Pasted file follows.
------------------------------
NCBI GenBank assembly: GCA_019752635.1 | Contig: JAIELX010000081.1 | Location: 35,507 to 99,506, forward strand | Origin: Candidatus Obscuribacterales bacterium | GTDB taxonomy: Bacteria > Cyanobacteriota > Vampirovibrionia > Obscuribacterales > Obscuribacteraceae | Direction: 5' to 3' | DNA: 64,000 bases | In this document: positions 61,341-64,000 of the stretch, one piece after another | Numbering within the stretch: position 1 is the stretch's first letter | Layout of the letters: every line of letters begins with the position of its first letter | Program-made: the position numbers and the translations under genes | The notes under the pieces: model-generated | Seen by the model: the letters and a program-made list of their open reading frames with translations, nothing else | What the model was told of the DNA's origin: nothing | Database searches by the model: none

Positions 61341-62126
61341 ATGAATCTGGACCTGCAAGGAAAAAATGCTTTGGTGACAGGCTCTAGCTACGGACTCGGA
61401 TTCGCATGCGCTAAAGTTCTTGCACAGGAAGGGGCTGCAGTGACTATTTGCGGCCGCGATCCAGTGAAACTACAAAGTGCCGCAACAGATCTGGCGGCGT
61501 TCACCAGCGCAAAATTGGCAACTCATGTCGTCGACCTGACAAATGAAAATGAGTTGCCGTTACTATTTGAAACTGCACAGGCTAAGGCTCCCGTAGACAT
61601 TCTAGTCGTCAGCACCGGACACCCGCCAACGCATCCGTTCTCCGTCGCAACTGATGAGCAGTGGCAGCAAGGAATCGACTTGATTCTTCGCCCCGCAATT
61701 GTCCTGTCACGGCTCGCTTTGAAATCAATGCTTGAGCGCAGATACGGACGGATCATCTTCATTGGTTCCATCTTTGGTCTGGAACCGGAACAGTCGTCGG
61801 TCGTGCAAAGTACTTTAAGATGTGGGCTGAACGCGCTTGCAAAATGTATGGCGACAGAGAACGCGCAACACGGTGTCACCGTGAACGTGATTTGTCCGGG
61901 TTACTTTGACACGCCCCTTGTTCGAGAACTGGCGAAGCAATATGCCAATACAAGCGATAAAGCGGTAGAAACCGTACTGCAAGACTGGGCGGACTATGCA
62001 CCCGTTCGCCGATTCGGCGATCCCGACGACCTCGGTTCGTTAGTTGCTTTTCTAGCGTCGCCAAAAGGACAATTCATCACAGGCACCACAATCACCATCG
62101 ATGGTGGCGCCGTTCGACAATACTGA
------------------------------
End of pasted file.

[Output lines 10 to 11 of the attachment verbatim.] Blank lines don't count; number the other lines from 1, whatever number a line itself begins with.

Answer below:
62001 CCCGTTCGCCGATTCGGCGATCCCGACGACCTCGGTTCGTTAGTTGCTTTTCTAGCGTCGCCAAAAGGACAATTCATCACAGGCACCACAATCACCATCG
62101 ATGGTGGCGCCGTTCGACAATACTGA